The recent economic recession and a sluggish recovery have made conditions especially precarious for the most disadvantaged members of the urban poor population—those with criminal records, health conditions, undocumented status, or unstable housing. The authors in this volume of The ANNALS argue that the fewer the resources to which people have access, the more their circumstances will depend on the organizations in which they participate, the systems in which these organizations operate, and the institutions governing the behaviour of both.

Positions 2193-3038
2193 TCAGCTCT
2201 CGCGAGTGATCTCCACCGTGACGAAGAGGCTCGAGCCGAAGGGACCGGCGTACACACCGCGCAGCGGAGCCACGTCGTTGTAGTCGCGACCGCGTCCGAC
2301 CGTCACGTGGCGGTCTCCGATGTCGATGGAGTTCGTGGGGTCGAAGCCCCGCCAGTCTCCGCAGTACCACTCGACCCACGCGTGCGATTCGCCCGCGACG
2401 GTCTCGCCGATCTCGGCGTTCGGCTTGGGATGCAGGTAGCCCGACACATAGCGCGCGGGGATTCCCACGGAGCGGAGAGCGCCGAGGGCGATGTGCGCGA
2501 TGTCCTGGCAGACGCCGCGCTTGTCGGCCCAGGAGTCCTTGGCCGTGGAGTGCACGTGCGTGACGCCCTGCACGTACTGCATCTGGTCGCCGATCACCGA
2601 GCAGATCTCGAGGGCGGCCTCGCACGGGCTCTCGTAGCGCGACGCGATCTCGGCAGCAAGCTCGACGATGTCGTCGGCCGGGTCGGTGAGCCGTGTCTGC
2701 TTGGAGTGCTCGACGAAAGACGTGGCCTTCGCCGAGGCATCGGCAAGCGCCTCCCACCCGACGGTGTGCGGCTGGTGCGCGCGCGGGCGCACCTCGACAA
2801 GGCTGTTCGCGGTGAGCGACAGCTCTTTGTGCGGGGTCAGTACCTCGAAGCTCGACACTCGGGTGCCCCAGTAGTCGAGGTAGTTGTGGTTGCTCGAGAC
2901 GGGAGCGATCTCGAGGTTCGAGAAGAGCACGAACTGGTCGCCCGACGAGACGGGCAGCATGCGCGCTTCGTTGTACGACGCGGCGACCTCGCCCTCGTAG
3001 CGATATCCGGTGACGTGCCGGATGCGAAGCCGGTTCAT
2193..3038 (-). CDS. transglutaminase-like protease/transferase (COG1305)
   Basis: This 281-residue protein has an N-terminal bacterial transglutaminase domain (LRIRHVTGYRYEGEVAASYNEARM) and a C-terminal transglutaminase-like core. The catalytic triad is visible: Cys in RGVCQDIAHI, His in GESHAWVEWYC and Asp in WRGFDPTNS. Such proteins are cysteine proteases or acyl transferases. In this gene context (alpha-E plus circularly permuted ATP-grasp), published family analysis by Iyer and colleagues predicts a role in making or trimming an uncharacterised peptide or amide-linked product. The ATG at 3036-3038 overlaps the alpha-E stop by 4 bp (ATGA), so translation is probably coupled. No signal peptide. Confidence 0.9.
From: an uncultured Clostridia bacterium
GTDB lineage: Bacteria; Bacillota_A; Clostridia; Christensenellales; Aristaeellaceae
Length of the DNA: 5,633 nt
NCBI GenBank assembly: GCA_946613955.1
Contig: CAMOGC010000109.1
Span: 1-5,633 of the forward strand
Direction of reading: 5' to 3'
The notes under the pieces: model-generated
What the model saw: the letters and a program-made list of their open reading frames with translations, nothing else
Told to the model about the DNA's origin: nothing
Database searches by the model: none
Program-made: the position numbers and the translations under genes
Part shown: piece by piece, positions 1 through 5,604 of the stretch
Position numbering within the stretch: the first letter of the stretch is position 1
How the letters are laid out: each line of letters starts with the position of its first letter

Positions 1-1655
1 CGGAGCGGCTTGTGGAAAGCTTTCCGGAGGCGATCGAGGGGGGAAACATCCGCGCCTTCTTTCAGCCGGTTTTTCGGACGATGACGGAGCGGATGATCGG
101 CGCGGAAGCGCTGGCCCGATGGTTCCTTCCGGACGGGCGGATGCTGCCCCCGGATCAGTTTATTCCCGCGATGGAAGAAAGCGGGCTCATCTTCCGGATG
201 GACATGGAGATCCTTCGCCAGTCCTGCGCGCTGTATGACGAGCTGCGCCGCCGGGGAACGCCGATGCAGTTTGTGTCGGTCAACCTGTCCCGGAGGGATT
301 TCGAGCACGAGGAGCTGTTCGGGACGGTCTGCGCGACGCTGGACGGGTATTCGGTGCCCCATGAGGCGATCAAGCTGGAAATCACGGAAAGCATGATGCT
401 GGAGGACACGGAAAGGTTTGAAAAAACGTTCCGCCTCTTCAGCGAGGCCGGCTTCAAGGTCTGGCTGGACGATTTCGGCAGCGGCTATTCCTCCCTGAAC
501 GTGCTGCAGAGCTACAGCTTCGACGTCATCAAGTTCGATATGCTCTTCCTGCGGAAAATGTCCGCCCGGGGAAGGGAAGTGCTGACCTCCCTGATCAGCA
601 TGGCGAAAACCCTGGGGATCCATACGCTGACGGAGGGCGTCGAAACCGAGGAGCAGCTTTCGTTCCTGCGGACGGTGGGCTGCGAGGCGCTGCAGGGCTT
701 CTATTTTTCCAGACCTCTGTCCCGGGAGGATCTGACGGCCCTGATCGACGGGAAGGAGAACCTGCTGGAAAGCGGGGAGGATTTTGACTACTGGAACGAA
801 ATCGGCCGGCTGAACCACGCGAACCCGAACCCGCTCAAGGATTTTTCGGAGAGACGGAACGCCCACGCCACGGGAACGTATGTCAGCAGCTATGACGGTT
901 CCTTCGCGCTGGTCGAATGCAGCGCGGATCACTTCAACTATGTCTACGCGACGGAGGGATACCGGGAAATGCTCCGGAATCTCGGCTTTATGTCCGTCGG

Over the last 25 years, social science on urban poverty has grappled primarily with evidence of deindustrialization and the loss of low-skilled manufacturing jobs. In turn, structural economic change has transformed family structure, educational attainment, crime, and geographic concentration of the poor. Researchers have approached these issues from a limited set of theoretical perspectives, perspectives wherein the core units of analysis, aside from the market, have been the individual and the neighbourhood. The editors of this volume argue that, today, understanding the conditions of these highly disadvantaged populations requires a focus on not only individuals and their neighbourhoods but also, and perhaps more importantly, on the organizations that structure their lives, the systems in which those organizations are embedded, and the institutions that regulate both.